s the United States government enters the fraught territory of company ownership and "industrial policy," it might do well to consider its own infrastructure of national facility complexes as a growth engine too. National laboratories, NASA research centers, military bases and health centers pack their own brand of economic impact. The research and science parks in proximity to those complexes are prime spots for corporations to do their part.
On the 10th anniversary of its inception, Sandia Science & Technology Park (SS&TP) was recognized by the Association of University Research Parks as its Outstanding Research Park of the Year for 2008. It was the first time the AURP had so honored a park that was not affiliated with a university. But its affiliations with Kirtland Air Force Base and with neighboring Sandia National Laboratories carried plenty of weight.
"When we started 10 years ago, Sandia knew nothing about how to start a research park," says Jackie Kerby Moore, the park's executive director and a career Sandia National Labs employee. In an interview conducted at the annual global conference of the International Association of Science Parks (IASP), she says coming to such gatherings helped her see that a park established with a world-class, intellectual property-generating R&D institution such as Sandia could follow the university model. It didn't hurt that Sandia already had over 100 industry partners across the nation.
She also learned that other parks at national labs were at various stages of development, including parks near NASA Ames in California, Oak Ridge, Tenn., Richland, Wash., and Los Alamos in her own state.
Today, the 250-acre (101-hectare) SS&TP has about 40 percent of its land left to develop, and proudly counts 29
companies and more than 2,100 employees on its premises, earning an average salary of more than US$70,000. The first company to arrive, EMCORE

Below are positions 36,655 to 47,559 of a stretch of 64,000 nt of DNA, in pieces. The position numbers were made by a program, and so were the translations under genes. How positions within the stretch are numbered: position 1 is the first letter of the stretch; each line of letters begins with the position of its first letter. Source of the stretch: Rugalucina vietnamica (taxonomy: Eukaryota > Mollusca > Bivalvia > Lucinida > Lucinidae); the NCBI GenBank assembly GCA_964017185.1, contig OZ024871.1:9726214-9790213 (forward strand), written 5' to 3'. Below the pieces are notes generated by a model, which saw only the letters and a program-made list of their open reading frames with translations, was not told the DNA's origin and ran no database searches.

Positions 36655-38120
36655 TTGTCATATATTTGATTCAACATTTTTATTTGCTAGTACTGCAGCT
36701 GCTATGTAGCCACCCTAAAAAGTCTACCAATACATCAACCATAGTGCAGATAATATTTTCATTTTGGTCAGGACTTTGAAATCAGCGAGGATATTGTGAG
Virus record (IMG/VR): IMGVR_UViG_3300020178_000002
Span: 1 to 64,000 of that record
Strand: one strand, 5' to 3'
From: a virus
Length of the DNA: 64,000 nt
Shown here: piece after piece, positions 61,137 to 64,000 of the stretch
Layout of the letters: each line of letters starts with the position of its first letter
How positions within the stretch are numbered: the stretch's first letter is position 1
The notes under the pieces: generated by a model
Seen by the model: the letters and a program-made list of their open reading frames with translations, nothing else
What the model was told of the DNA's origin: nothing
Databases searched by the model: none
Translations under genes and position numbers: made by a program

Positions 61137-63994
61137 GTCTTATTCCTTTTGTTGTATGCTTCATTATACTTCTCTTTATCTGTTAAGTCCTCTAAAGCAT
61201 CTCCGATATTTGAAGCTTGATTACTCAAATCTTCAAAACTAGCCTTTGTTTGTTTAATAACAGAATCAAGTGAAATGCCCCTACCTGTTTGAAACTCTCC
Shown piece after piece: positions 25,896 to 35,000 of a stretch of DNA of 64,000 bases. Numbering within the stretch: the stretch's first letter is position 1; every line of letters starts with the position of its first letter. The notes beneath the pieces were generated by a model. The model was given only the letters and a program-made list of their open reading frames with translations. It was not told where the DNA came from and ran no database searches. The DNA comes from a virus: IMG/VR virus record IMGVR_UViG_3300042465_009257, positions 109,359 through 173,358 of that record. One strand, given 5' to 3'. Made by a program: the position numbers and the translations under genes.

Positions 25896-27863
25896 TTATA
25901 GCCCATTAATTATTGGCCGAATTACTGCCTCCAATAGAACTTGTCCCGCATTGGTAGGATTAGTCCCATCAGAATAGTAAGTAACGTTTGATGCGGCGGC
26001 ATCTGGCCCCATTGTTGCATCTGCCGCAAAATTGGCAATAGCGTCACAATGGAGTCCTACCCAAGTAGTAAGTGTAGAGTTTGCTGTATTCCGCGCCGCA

, was hatched from the national lab across the street. Two entrepreneurs left Sandia, then saw their company acquired by a firm in New Jersey, which eventually chose to establish a major division and then its entire corporate headquarters at SS&TP. Today its payroll numbers some 500, engaged in the development of photovoltaic products for satellites and telecommunications applications. A new application about to make its debut may have national implications in the quest to grow a smart electrical grid.
"EMCORE is developing and deploying Concentrator Photovoltaics (CPV) systems for primarily grid-tied utility applications," writes Hong Hou, one of those Sandia scientists, now EMCORE's president and CEO, in an e-mail. "We have built and connected 175-kW CPV systems to our buildings through PNM's (Public Service Company of New Mexico) commercial distributed generation (DG) program. We are planning to expand our DG project to 2 megawatts using the land we leased from the State Land Office. The land, which was the land fill site, is in close proximity to our facility.
Hou says the proximity and accessibility to Sandia National Labs distinguishes SS&TP from a business park. The company owes more than half its current revenue to successful technology transfers and commercializations.
"We have been working with the Lab very closely to commercialize new technologies and to get assistance for new product development and validation," he says. "We will continue to mine the technologies developed at Sandia for future possibility of commercialization. In addition, we are working closely with other tenants of the park as we have developed more critical mass and a technology cluster."
"We've worked hard to create a business community, and we track the amount of business," says Kerby Moore of the cluster. Many of the companies have government contracts, with a number associated with space applications.